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Aimless Meandering

Thur pic

[Chart courtesy of MarketWatch.com]

1. Moving the Markets

Volatility in oil and currency markets was on again as the S&P 500 dropped towards the 1,900 level, rebounded to make new highs for the day, went sideways but managed to close slightly in the green.

Crude oil was the predominant driver pushing the major indexes above and below their respective unchanged lines as the U.S dollar experienced its largest one-day drop vs. the Euro. U.S. service sector activity was very disappointing but with the mantra “bad news is good news” back in play, this was interpreted as the Fed possibly putting off future interest rate increases, a view that was echoed by Fed Gov Dudley.

5 of our 10 ETFs in the Spotlight closed up and 5 closed down. Heading the gainers were the Financials (IYF) with +0.75%, while on the losing side Consumer Staples (XLP) took the lead with -0.92%.

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Oil Prices Lift Off And Fuel Market Rebound

Wed pic

[Chart courtesy of MarketWatch.com]

1. Moving the Markets

It was a wild session with the indexes meandering in the red most of the day when the tug-of war between oil and weaker than expected economic data came to an end with oil shooting straight up and gaining some 9% on the day.

Of course, as we’ve seen lately, there was no rhyme or reason behind oil’s sudden stratospheric move other the usual OPEC jawboning about emergency meetings to discuss potential production cuts. Fundamentally, oil looked horrible with soaring inventories, unchanged production and weakening demand.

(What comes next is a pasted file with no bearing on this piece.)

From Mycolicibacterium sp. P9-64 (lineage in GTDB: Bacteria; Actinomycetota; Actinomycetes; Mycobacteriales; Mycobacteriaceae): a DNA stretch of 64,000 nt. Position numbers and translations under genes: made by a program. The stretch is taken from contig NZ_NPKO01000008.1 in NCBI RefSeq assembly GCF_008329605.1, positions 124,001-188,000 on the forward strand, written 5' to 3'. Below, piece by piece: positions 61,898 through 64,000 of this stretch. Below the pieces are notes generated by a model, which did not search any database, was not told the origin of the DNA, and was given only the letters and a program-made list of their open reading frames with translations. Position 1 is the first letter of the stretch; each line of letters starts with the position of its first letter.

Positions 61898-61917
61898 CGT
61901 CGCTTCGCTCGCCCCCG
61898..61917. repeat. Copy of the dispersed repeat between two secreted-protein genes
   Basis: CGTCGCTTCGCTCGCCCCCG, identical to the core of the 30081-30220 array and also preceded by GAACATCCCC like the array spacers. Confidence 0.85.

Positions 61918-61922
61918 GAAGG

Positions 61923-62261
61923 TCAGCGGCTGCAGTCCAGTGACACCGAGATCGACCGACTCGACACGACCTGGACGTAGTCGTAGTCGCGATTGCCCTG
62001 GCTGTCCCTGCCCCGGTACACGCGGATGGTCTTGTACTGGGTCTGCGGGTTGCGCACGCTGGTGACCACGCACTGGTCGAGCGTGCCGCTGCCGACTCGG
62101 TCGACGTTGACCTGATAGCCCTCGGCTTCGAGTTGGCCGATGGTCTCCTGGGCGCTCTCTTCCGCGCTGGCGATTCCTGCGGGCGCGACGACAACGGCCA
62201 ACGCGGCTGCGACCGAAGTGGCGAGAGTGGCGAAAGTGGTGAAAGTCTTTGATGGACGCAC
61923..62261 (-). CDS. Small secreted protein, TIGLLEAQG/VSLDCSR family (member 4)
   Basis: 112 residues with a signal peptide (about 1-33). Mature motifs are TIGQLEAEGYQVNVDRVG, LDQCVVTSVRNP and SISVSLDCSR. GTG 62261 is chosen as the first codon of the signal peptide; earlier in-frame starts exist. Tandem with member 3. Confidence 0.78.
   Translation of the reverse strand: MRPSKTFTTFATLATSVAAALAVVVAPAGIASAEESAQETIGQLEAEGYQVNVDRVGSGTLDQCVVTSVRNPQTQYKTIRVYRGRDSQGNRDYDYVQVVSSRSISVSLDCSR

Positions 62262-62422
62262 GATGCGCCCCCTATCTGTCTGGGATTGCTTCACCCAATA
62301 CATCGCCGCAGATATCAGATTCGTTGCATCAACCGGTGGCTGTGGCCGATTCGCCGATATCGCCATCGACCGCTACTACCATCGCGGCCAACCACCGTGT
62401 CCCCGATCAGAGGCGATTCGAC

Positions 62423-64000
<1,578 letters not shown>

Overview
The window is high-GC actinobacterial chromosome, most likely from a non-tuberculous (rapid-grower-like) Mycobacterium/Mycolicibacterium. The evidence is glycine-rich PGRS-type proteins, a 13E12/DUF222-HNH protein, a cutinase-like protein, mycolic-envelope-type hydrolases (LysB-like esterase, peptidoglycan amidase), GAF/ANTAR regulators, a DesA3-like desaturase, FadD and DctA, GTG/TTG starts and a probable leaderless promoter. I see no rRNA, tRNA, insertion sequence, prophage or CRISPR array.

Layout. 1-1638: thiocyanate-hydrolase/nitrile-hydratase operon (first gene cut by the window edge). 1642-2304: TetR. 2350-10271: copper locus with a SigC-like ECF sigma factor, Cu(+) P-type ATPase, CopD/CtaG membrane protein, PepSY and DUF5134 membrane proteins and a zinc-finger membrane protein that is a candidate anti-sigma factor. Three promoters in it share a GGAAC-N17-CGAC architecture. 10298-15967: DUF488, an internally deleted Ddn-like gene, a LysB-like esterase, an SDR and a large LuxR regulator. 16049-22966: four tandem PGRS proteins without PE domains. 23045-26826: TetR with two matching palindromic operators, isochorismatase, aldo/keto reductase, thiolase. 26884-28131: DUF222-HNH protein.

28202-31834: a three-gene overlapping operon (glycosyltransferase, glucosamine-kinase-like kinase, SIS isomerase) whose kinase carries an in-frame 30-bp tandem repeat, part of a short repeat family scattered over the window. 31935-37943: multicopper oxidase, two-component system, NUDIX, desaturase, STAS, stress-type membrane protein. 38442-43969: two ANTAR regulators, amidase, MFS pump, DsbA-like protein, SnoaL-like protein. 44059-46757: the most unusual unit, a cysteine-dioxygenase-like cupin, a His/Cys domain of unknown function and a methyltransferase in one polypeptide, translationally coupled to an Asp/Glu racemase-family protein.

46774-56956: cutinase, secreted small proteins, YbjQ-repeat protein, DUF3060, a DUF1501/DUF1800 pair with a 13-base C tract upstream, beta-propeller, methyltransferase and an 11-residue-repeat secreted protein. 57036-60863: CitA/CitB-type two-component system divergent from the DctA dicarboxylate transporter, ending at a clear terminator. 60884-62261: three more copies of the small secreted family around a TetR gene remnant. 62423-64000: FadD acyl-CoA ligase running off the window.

Economic data in regards to the services economy and ADP reports were poor causing the initial drop in the markets. But none of it mattered as the bulls managed to avoid massive downside disaster—at least for today. It’s a good time to sit on the sidelines and watch this non-directional volatility show play itself out.

8 of our 10 ETFs in the Spotlight eked out a gain led by the Dividend ETF (DVY) with +1.31%. Consumer Discretionaries (XLY) were the loser of the day with -0.26%.

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Oil Prices Tumble And Markets Get Slammed

Tue pic

[Chart courtesy of MarketWatch.com]

1. Moving the Markets

The lack of correlation between oil prices and the major indexes I pointed out yesterday reversed with a vengeance as oil dropped another 5.79% on top of yesterday’s loss of 6.78% causing the markets to head south all day with no recovery in sight.

Crude oil stumbling below $30/barrel accelerated a downdraft in energy and banking shares and even strong gains from Google’s parent Alphabet, Inc. were not able to stem the bearish tide.

The current market concerns range from the realization that Japan’s new NIRP (Negative Interest Rate) policy may very well spell the end of the stimulus cycle (QE) and not just economies around the world will have to learn to do without it but also equities, which have become addicted to a constant flow of Fed QE juice over the past 7 years.

It looks to me that the major stock indexes will have a hard time justifying current price levels without any further Fed assistance of easy money. In other words, the bear market appears to be just in its beginning stages.

Our 10 ETFs in the Spotlight headed south and closed unanimously in the red. Heading the group was the Financials (IYF) with -2.45%. Resisting the sell off fairly well was the Dividend ETF (DVY) with -0.90%.